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2012 Badger Murder Plans

In the most ludicrous and misguided decision of recent years, the UK government has said that, from Autumn 2012,thousands of unfortunate badgers will be shot in an effort to reduce cattle numbers slaughtered because of bovine tuberculosis.

In the most ludicrous and misguided decision of recent years, the UK government has said that, from Autumn 2012,thousands of unfortunate badgers will be shot in an effort to reduce cattle numbers slaughtered because of bovine tuberculosis.

It is said that compensation costs to farmers, for slaughtered cattle would in the next decade run up to £1bn, though opponents argued instead for vaccinations. There is no doubt whatever that this decision will create big problems, protesters likely to target cull sites and use the courts to challenge the plans.

Considering that, in October just gone, over 100,000 people signed petitions opposing the plans, because a great strength of feeling exists on this issue, no one wanting to see a cull of badgers. The ridiculous thing is  that farmers will have pay part of the cull costs, achieving at best, a 16% reduction in cattle TB.

It is in fact highly likely that this ill-advised slaughter will simply exacerbate the problem, according to London Institute of Zoology badger ecologist Rosie Woodroffe, because Badger migration will dramatically increase as the killing progresses, and so ill the spread of the contagion.

Badger culling can only work if cost-effective, humane and shown to significantly reduce bovine TB, something that can hardly be known without years of study, during which those poor Badgers are being hunted down as vermin, when in fact they are anything but.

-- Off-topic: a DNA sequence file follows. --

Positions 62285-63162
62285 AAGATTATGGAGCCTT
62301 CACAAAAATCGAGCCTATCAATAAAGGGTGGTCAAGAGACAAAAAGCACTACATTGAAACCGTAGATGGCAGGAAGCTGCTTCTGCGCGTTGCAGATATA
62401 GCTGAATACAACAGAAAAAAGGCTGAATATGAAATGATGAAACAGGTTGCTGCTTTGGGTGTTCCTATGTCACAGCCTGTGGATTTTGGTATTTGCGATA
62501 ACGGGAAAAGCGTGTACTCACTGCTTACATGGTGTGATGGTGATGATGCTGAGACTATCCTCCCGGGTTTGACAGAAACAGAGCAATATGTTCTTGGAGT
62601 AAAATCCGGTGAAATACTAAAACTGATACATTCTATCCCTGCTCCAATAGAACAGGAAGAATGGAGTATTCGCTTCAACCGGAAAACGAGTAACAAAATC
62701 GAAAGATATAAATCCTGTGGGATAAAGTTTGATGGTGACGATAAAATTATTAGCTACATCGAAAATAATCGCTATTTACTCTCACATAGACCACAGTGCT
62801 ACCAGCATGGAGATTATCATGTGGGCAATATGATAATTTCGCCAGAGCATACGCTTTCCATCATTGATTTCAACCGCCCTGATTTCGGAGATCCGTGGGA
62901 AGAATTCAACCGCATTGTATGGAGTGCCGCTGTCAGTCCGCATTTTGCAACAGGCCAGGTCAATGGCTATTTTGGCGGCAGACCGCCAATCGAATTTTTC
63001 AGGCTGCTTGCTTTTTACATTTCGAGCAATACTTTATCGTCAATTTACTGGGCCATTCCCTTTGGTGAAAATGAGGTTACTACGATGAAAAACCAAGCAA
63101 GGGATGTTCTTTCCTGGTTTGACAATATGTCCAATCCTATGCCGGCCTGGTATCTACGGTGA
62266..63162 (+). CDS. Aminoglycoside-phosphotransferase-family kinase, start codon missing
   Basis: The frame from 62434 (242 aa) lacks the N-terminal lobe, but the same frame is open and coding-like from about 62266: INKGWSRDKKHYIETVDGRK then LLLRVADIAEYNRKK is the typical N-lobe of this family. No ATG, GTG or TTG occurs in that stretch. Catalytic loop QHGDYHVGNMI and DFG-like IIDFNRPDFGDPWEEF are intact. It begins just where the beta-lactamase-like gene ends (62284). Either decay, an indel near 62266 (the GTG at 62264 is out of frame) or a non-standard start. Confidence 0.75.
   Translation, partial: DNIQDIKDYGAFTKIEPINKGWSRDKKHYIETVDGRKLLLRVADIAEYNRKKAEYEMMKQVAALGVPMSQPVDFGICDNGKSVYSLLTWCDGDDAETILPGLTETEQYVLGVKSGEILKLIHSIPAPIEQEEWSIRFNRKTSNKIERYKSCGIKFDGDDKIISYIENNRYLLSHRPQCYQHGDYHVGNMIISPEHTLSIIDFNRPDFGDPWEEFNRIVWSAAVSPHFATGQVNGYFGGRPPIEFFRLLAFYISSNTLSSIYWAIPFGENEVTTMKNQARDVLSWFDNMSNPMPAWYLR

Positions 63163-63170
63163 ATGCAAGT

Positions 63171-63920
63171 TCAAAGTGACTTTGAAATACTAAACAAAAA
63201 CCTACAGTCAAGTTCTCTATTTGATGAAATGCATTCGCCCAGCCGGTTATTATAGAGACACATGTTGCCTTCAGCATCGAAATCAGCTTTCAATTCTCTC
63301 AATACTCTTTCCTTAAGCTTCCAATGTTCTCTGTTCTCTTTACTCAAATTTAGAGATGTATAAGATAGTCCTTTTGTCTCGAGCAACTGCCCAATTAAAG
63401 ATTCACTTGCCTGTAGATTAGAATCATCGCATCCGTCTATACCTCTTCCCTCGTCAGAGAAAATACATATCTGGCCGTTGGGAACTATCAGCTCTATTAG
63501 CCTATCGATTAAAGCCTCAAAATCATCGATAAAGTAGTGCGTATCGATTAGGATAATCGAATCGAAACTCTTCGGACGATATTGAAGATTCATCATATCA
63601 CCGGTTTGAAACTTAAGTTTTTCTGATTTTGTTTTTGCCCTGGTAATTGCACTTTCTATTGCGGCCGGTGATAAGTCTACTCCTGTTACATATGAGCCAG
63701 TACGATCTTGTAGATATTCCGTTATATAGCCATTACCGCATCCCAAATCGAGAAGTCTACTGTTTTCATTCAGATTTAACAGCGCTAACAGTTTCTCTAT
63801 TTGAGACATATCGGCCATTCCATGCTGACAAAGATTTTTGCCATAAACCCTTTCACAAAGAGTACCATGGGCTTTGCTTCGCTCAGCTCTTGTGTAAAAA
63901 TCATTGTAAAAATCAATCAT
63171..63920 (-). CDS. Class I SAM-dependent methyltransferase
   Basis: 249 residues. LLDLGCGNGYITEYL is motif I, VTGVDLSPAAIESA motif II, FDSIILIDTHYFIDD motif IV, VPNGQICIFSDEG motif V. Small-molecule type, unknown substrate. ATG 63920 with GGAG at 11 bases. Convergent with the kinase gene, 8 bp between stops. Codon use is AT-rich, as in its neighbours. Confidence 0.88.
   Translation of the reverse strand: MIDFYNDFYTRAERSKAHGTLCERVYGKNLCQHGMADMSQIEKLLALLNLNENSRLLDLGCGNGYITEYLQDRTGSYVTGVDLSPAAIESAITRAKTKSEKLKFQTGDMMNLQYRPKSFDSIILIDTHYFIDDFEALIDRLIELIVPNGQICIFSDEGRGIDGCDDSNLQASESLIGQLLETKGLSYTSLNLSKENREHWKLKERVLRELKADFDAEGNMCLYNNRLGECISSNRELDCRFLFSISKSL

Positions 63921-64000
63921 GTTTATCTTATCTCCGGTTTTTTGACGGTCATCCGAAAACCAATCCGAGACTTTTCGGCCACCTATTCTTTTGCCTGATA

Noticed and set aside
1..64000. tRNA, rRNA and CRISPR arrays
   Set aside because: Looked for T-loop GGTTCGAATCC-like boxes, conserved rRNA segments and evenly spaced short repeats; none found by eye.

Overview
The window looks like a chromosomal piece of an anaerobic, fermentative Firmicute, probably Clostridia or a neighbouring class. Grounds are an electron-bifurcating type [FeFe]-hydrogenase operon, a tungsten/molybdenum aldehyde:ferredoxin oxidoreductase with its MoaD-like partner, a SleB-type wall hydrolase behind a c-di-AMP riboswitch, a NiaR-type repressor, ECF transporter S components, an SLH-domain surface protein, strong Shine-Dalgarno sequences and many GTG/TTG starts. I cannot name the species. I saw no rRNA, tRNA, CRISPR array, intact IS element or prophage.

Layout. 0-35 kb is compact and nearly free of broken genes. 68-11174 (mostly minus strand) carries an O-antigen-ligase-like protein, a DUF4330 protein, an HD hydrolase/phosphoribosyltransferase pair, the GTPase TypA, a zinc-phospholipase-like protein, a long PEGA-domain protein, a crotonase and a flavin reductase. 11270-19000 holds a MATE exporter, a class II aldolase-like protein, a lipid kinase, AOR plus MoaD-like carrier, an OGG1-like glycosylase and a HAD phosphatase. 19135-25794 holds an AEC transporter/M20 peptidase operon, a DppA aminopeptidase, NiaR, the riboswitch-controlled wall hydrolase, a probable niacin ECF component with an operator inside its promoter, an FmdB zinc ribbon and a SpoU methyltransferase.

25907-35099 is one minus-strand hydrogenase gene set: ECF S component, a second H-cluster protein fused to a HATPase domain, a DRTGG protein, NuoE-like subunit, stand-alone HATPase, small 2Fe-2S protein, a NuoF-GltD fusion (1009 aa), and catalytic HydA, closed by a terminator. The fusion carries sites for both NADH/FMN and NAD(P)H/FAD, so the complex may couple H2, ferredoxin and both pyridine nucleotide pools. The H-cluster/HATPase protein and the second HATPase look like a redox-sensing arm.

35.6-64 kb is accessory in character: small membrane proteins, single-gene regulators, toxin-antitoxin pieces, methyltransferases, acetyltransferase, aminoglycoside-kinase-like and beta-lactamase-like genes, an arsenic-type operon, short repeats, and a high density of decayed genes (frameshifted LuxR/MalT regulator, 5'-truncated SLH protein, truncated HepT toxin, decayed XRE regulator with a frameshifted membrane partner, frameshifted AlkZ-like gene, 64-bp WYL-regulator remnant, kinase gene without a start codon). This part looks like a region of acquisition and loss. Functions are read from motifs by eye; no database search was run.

TB infected cattle that needed to be slaughtered, around 29,000 in 2010, cost the UK taxpayers £90M in compensation payments. Estimated cull costs – based on government proposals- have it that over 8 years it will cost farmers a total of £92m to slaughter the Badgers, FIVE times more than it would cost for vaccination research.

Badgers, which are thought to number around 200,000 in the UK, have been protected since the 1973 Badgers Act, as well as under European legislation, and to talk about deliberately reducing the numbers in the name of dubious benefits is truly criminal

An effective vaccination programme must offer considerably greater potential for finding publicly acceptable actions to address the bovine TB issue. As the Gloucestershire Wildlife Trust are already running separate vaccination trials, it could be that an oral vaccine for badgers may be available as soon as 2015, so why are the authorities so determined to ignore this possibility?  

There are far more of us in this country who are very disappointed by this decision than those in power might realize, and I am certain that we will all be doing everything we can to prevent this horrendous crime against wildlife going ahead. The name of the game these days, after all, is conservation, surely, a point which the government would be well advised to be more aware of.

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  1. This is horrible!!

  2. Bloody and somebody’s going to Hell, Wow

  3. I can see that logically it is a far more cost effective measure to kill the badgers than to destroy the cattle, however this decision is so wrong, if cattle numbers were to become low and beef was to become scarce (like cod) then the prices at the markets and in the shops would largely increase so the farmers or government would not be losing out, these plans could just force a species into extinction, they are probably hoping that because it is a nocturnal animal and not often seen by the public that no one cares!

  4. Good article!

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